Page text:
Robin Burcell interview with David Alan Binder

posted Jul 25, 2016, 5:40 PM by David Alan Binder

Robin Burcell (she is also a co-author with Clive Cussler) interview with David Alan Binder

 Her website: http://robinburcell.com/

Her bio: Robin Burcell spent nearly three decades working in law enforcement as a police officer, hostage negotiator, criminal investigator and FBI Academy-trained forensic artist.  She has appeared on several true-crime television episodes as an expert witness.

            The fifth book in her FBI forensic artist series, The Kill Order, was named as one of Library Journal’s Best Thrillers of 2014.

            Her latest novel, The Last Good Place, was released November 2015, and is a continuation of the 1970s series by the late Carolyn Weston, whose novels were the basis for the hit television show The Streets of San Francisco.

            Most recently, Burcell is co-writing with Clive Cussler on book # 8 in the Fargo series. Pirate will be released September 2016.

 

1.     How do you pronounce your name (only answer if appropriate)?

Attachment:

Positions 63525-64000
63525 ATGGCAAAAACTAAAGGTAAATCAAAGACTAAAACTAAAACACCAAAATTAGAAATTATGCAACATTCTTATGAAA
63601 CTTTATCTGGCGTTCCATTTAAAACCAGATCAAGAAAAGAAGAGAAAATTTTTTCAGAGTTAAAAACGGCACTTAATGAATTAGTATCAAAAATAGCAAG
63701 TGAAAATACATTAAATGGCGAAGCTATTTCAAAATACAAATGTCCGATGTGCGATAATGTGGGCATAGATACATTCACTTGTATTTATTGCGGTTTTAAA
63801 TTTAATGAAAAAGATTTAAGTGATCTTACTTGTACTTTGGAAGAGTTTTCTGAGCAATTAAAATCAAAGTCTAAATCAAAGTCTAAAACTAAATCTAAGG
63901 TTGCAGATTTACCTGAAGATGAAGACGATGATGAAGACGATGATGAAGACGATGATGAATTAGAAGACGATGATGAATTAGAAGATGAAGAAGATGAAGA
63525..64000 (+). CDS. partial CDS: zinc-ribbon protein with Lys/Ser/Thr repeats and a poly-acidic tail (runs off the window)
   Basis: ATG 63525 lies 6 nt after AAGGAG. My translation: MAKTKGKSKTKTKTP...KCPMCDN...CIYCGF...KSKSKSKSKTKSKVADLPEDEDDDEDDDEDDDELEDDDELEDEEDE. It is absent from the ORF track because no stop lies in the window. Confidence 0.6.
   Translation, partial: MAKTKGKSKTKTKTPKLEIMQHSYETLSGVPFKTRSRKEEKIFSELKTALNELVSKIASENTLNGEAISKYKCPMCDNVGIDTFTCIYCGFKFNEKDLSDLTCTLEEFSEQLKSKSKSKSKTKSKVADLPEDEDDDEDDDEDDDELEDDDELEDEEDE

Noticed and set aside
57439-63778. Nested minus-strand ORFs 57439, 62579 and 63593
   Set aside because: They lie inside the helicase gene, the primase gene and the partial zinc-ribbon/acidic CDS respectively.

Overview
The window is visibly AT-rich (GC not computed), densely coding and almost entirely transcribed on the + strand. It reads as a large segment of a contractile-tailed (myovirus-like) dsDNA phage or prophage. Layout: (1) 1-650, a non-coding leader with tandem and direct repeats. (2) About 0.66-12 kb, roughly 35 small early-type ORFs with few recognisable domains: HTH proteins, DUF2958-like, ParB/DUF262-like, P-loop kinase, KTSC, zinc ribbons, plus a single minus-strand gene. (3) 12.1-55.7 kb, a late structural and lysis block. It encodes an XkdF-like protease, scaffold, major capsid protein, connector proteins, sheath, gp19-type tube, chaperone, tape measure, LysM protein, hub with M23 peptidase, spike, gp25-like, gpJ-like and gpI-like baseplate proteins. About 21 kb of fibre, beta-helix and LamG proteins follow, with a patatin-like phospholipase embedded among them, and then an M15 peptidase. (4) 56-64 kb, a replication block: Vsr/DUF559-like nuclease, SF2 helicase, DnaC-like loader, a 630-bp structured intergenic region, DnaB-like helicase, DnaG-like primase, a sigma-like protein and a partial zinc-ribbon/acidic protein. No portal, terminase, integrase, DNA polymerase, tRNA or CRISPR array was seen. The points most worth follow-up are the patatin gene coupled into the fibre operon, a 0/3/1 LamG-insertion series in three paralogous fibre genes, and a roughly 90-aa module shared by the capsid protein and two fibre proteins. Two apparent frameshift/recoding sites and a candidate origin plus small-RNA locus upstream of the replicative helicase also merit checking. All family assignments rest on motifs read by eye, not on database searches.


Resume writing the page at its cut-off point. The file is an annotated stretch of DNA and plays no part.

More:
Burcell is like Duracell, minus the “a” in the middle!

 

2.     Where are you currently living (at least the state or if outside US then Country)?

Near Sacramento, CA.  Wine region.

 

3.     What is the most important thing that you have learned in your writing experience, so far?

I’ve realized you can’t please everyone. Most important is to write all the time and find a way to tune out the internet. (So hard with Facebook!)

 

4.     What would you say is your most interesting writing, publishing, editing or illustrating quirk?

I’m a pretty boring writer. Sit down at the computer and write. Unless I get distracted by the internet—which happens a lot. I’ll go to look up something and bam! An hour later I realize I haven’t written, go back to the book, see that I need to look up something on the internet…  It’s a vicious circle.

 

5.     Tell us your insights on self-publish or use a publisher?

I think this is a matter of preference.  Regardless of what the writer chooses, I think it’s important to maintain professionalism. If I were to self-publish a book, I wouldn’t do it without paying a professional editor. I want it to be the best it can be.